Australian Open: Zverev Rolls Into The Fourth Round
Zverev manages Michelsen 6-2, 7-6, 6-2 to reach Aussie Open 4th round
While controversy continues to nip at the heels of Alexander Zverev, his third round opponent posed no conundrum. Zverev the world #6, has been accused of physical abuse by a woman believed to be the mother of his child. Several years ago, another former partner alleged the same.
The twenty-six year old German who was recently appointed to the ATP Player Council, is due to face trial later this spring. While he attempts to dodge personal questions during post-match press conferences, the former world #2 has been skirting defeat on court. In the previous round he barely survived five sets and 80 winners from Lukas Klein.
Alex Michelsen from the United States has achieved much in his burgeoning career including a tour final last July in Newport (l. Mannarino) and a career high ranking of #91. On tournament debut down under, the nineteen year old dispatched the #32 seed Jiri Lehecka in four.
In their first tour level meeting, Zverev won the toss and chose to receive. Michelsen led 40-15 but with a double fault and two additional errors, faced two deuce points but held. The German opened with a monster serve up the tee and with two consecutive aces, held to 15 to level while Michelsen gifted four unforced errors, the last off the forehand to dump serve.
Photo Credit: Alessandra Tarantino/AP/dpa
Zverev missed 4/10 first serves and after leading 40-15, faced two deuce points yet consolidated the break with a volley winner and a huge serve out wide. Michelson regrouped with two consecutive winners including his first ace and held to 15 for 2-3. The 6th seed missed 4/6 first serves but with an incredible forehand down the line, held to 30 for 4-2.
Michelsen donated three unforced errors off the ground and dropped serve when he netted another backhand volley. Zverev serving with new balls, struck two additional aces the last to seal the set 6-2 after thirty-six minutes.
The young American possesses variety and does not hesitant to come forward. Michelsen served first in the second and with an outstanding inside-out forehand, held to 15 while Zverev hit two winning forehands and held at love to level.
Michelsen gifted two backhand errors and with another dropped serve. Zverev made 4/5 first serves and with a blistering backhand down the line, consolidated the break for 3-1. Michelsen opened the fifth with a mishit forehand and faced break point but managed to hold courtesy of three consecutive errors from his opponent.
Zverev made 3/4 first serves and held at love for 4-2 and Michelson returned the favor with a love hold for 3-4. Zverev’s serve went mia and with a whiffed forehand, dumped serve for the first time while Michelsen, feeding off the energy in Rod Laver Arena, consolidated the break with two winning overheads.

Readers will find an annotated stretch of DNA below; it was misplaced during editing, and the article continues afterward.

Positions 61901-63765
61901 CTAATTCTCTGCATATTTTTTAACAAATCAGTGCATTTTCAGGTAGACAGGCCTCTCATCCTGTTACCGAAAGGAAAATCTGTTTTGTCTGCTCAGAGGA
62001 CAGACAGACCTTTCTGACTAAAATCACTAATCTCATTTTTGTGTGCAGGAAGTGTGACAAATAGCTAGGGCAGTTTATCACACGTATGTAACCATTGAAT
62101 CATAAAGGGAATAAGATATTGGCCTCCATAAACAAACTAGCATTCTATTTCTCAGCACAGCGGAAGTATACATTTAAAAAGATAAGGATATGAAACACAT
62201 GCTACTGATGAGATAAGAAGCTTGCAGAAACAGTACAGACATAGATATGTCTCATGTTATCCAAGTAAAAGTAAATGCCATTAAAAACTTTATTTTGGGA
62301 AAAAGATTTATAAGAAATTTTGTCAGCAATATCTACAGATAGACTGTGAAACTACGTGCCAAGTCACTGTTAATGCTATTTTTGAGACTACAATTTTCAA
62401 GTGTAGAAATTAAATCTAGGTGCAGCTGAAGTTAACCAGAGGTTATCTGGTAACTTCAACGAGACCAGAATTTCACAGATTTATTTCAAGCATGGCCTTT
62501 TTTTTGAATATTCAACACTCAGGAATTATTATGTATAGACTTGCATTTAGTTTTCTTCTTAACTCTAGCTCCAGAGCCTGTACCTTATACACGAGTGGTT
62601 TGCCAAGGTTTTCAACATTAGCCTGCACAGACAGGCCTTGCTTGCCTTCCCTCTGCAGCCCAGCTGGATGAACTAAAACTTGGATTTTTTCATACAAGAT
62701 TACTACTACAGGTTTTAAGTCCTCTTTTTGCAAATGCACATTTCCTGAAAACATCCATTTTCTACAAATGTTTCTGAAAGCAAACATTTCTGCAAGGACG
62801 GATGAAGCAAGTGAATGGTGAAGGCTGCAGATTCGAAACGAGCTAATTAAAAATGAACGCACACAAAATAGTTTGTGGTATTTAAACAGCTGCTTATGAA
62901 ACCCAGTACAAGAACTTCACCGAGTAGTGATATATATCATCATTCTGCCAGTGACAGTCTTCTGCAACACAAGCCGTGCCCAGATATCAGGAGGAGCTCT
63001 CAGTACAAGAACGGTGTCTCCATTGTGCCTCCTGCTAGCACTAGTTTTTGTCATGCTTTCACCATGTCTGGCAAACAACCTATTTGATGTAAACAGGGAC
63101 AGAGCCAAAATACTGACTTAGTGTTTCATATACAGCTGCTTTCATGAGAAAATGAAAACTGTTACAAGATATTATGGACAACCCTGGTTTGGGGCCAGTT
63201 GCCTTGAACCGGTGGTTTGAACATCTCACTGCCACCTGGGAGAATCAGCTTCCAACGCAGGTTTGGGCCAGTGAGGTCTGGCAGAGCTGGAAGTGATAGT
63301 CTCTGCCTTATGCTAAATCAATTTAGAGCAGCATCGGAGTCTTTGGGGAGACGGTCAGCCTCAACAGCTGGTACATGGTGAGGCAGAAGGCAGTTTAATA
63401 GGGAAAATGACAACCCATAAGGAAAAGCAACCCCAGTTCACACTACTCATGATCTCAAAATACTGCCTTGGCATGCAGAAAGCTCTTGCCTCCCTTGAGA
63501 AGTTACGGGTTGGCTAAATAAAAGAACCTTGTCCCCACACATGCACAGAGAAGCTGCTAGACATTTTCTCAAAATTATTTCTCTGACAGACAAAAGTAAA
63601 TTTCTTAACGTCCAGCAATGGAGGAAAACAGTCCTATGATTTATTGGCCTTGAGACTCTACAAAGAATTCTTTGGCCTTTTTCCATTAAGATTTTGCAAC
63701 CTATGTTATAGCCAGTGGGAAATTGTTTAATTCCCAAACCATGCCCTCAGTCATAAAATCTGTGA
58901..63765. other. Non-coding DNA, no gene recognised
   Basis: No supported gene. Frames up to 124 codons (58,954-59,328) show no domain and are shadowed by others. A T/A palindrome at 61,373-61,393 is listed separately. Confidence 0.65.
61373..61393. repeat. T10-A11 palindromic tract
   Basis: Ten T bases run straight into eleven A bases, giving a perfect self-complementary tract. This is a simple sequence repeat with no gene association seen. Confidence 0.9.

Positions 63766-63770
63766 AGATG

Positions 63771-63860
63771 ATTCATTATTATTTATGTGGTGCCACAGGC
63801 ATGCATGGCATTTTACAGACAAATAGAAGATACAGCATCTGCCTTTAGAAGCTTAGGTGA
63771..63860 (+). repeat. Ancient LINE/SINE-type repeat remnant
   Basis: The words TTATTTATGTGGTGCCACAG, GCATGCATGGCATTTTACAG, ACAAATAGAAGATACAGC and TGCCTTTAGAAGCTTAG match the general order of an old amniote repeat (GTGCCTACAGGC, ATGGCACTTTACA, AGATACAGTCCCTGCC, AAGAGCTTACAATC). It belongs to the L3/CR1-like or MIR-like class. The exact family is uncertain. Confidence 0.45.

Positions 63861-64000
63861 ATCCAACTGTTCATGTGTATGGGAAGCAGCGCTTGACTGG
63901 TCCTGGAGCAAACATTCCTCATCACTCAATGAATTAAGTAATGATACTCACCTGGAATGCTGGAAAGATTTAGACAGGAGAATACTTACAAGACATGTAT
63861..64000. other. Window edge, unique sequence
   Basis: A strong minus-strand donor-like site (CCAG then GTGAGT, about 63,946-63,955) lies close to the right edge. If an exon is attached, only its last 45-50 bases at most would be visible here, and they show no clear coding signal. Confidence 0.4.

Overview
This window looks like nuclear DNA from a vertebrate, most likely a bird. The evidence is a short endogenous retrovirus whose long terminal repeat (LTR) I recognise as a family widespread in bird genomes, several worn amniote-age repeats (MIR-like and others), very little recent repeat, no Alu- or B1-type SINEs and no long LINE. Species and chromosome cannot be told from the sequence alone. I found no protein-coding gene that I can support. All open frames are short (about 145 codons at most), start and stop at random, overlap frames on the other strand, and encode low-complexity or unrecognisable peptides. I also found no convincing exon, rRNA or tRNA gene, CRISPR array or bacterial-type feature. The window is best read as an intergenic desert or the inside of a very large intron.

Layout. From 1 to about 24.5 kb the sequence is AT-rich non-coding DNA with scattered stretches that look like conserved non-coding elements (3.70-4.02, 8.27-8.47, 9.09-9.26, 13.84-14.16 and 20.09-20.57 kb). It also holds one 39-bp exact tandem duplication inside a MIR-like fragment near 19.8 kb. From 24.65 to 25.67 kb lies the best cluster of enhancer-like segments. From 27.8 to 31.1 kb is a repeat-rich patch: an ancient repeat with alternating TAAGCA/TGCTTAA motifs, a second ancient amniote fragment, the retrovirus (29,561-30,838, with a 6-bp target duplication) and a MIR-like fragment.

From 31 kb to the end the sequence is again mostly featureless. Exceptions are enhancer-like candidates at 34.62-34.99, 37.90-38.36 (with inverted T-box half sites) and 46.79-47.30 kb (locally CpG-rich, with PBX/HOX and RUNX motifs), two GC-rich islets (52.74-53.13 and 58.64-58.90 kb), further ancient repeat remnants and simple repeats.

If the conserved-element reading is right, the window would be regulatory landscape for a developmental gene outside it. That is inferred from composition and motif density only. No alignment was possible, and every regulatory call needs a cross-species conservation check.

Zverev serving to stay in the set, held easily to 15 for 5-5. Michelsen effortlessly redirecting the ball, held to 15 to lead 6-5 despite missing 3/5 first serves.
Zverev opened and closed with aces for a love hold to force the breaker. Michelsen won the first two points with extraordinary winners off the ground and with an inside-in forehand winner, led 4-2 when they changed ends. Zverev a two-time ATP Finals champion, held the teenager to 4 points and clinched the breaker.
The German served first in the third and held at love while Michelsen made three consecutive errors and dropped serve when Zverev ripped the forehand pass down the line.
The 2020 US Open finalist opened with a fantastic inside-out forehand and once again held at love for 3-0. Michelsen noticeably disappointed with his performance in the breaker, reset and held to 15 to get on the board.
Zverev serving with new balls put on a display with four aces and held for 4-1 while Michelsen faced double break point but held following three consecutive errors from his opponent.
Zverev opened the seventh with his 11th ace and while he gifted his first double fault, held to 15 for 5-2. Michelsen serving to stay in the match donated his third double fault and with two consecutive groundstroke errors, conceded the game, set and match.
While Zverev was in control for most of the match, Michelsen acquitted himself well in his first and most certainly not last, foray into round three of a grand slam.
Zverev hit 11 aces, one double fault and won 79% of first and 65% of second serve points. He dropped serve once and converted 5/10 break points. He consistently applied pressure when returning winning 41% of first and 50% of second serve return points.
He will, however, need to minimize the unforced errors if he hopes to progress to the quarters. Next up, the #19 seed Cameron Norrie from England. The lefty and former world #8 took out the 11th seed Casper Ruud in four to reach the round of 16 for the first time. Zverev leads the head to head 4-0; three on outdoor hard, one indoor hard and all in straights.